Thank you for the additional information.
The medical term for this spinning sensation is vertigo. Vertigo is frequently worse in certain positions, because the inner ear has three semicircular canals at perpendicular angles to each other, and certain positions will elicit symptoms from one of the canals.
When vertigo is of short duration, such as in your case, the most common cause would be inflammation of the inner ear, called labyrinthitis. Labyrinthitis is frequently due to a viral infection and will typically resolve spontaneously. So the usual approach is to use medicines to relieve symptoms until the underlying inflammation resolves. Some of the medicines that can help are available over the counter, such as meclizine or dimenhydrinate, both of which are primarily marketed for motion sickness, but will also help ease vertigo from labyrinthitis. There are some stronger medicines available by prescription, such as diazepam or a short course of steroids to ease the inflammation, so if the over the counter medicines are not sufficient, you can see your doctor for consideration of other treatment.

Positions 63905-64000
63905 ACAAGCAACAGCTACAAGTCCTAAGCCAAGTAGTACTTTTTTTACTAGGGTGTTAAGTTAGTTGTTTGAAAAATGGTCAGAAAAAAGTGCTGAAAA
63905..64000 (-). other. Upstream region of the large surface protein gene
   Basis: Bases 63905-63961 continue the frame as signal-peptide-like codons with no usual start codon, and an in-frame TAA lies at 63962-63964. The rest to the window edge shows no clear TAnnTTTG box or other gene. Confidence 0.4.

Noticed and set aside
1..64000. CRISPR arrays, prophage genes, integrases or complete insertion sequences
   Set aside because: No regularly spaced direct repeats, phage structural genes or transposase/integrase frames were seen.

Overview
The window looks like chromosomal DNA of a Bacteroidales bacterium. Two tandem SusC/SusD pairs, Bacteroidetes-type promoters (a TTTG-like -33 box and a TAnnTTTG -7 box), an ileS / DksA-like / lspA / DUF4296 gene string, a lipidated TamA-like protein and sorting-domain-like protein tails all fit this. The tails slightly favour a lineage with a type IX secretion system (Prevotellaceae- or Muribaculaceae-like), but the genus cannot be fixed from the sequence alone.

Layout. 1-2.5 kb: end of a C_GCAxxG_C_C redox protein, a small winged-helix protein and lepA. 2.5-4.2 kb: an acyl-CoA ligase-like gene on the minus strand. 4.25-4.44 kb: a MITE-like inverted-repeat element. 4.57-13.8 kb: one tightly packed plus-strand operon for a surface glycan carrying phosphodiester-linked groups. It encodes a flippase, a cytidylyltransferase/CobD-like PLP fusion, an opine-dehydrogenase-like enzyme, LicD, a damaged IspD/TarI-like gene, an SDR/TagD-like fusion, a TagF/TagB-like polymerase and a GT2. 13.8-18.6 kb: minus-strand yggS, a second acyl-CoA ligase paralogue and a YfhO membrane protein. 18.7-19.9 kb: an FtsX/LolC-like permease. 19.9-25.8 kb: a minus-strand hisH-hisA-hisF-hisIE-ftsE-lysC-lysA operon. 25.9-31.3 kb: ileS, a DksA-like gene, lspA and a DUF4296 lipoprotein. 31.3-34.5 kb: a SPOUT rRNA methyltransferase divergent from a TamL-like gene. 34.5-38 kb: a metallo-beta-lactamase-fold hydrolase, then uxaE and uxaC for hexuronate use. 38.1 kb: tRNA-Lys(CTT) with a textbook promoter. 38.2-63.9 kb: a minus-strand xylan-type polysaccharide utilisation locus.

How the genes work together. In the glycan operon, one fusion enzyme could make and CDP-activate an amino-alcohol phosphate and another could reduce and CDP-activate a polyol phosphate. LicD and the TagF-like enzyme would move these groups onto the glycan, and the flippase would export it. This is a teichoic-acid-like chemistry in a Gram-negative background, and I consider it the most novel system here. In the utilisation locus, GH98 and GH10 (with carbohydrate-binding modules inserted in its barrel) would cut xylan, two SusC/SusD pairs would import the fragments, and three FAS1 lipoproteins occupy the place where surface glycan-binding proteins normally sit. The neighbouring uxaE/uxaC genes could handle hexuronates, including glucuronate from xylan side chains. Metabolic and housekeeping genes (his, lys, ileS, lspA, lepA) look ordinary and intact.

There are other conditions that can cause chronic or recurrent vertigo, but we usually do not worry about these conditions until the vertigo persists for several weeks. I also ask about blood pressure medicines because certain blood pressure medicines can cause vertigo, but the irbesartan typically does not cause vertigo. It can cause lightheadedness or dizziness, but typically not vertigo.
If I can provide any additional information, please let me know.